The Skills

Diplomacy, Fast-Talk, and Intimidation are the main character skills you'll find useful in negotiations.

To sum up what those skills do in a sentence: Diplomacy is the skill of negotiating, Fast-Talk the skill of trickery, and Intimidation the skill of coercion. Diplomacy gets the other side to agree - they might not hold to the deal, but this gets a deal made. Fast-Talk gets the other side to believe some trickery or lies long enough to let you act - usually to get past without a fight (this time) or gain surprise in some fashion. Intimidation gets fear-based cooperation, rather than agreement. Fans of misapplying Machiavelli love to rely on this - better to be feared than loved, eh? But fear of you has a way of weakening as you weaken, and ideally, you want the monsters a lot of afraid and yet very fond of you all the same.

In short, use Fast-Talk for temporary trickery, Intimidation to inspire fear or scare foes or get a combatant to back off, and Diplomacy to get some real lasting agreement. You can use these to help each other, of course - using Fast-Talk to get someone to listen, or Intimidation to get you foes to back off so you can initiate real talks, for example. You can try to use them as Complementary Skills, of course, but they can poison the well with failure. There is nothing wrong with being scary, but it's more useful for short-term effects than long-term ones.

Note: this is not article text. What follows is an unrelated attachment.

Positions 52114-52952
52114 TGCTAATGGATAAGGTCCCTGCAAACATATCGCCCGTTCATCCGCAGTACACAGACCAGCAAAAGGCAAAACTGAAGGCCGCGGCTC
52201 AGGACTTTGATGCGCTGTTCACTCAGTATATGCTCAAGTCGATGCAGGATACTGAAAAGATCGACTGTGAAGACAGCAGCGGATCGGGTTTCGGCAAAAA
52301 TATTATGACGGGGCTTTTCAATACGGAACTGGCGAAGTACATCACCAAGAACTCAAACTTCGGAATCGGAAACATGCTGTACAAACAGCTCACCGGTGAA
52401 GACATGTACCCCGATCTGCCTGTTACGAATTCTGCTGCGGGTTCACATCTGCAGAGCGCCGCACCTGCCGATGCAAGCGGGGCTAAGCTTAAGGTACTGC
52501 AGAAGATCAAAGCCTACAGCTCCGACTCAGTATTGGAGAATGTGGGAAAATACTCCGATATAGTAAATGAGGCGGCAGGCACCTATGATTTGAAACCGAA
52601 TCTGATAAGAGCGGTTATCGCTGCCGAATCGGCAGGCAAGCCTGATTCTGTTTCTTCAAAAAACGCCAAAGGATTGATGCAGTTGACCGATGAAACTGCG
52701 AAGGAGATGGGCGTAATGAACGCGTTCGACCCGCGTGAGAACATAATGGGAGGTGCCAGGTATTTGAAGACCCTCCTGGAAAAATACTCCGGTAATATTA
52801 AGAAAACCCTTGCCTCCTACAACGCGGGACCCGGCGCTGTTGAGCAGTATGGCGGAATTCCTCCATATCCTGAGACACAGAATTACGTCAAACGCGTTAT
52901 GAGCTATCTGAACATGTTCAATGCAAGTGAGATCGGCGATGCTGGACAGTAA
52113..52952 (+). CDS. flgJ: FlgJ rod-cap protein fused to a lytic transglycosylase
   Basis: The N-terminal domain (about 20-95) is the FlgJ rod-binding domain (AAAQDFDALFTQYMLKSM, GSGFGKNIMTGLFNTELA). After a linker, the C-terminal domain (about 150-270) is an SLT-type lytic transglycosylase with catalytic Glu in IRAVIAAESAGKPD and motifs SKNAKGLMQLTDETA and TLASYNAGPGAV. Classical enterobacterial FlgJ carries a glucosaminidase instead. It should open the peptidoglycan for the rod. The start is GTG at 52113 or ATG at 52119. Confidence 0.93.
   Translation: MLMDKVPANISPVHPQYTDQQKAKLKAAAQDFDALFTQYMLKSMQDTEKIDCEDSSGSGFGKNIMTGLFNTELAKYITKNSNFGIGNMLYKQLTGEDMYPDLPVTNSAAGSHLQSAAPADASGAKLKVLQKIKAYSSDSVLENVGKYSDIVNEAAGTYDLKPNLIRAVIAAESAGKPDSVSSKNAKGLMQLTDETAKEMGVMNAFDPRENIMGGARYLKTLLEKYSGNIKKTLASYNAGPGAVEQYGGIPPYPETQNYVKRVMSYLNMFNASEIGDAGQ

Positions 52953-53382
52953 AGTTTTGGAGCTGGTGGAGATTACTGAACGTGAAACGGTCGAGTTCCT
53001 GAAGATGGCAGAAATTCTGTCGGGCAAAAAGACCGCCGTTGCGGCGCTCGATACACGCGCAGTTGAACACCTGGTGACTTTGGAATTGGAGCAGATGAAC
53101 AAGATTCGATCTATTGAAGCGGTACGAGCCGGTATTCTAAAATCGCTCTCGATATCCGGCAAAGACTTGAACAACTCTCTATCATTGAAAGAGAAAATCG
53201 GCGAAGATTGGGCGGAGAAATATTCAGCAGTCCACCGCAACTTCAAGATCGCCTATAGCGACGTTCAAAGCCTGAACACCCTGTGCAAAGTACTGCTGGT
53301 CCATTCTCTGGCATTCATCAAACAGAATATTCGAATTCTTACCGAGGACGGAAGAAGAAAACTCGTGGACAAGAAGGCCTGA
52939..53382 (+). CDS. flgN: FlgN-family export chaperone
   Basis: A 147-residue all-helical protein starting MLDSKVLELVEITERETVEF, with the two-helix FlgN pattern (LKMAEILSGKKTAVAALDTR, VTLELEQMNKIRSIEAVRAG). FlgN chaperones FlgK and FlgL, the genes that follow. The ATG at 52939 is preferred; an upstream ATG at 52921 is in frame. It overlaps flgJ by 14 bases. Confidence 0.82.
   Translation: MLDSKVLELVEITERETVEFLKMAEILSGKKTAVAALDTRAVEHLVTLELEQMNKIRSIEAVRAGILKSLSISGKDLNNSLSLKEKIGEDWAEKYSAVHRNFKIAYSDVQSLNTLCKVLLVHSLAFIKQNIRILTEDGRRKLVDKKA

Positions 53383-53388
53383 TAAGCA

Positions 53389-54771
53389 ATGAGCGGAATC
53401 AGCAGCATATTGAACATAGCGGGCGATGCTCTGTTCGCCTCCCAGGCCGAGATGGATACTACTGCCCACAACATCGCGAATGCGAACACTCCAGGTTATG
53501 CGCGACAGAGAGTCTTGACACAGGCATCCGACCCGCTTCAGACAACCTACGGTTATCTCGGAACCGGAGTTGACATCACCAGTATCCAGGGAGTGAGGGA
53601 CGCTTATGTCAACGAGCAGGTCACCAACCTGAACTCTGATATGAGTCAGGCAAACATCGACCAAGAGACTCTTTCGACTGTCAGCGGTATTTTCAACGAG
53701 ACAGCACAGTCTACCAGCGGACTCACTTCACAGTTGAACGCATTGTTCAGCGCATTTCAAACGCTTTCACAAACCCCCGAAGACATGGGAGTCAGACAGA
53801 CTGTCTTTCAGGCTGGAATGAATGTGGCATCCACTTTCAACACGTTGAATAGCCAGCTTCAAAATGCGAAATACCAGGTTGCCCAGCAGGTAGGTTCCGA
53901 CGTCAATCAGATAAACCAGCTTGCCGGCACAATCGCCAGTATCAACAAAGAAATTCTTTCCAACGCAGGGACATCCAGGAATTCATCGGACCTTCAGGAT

You don't want to be too low skill, either, as there is a default -3 for cross-cultural encounters with Diplomacy. On the upside, though, don't forget that success seals the deal, but failure just means you need to make some more concessions. Only critical failure on Diplomacy causes a true breakdown in negotiations!

Don't fall into the 1-point expert trap ("I'm a negotiator, I have 1 point in a social skill") but equally don't get discouraged. You can always try talking. And a good enough deal might just bypass the roll - the GM might just rule the monsters want that deal and just take it, no matter how poorly you get it across. But if it comes to a roll, realize that like combat skills, social skills work better if you're actually good them.

The Abilities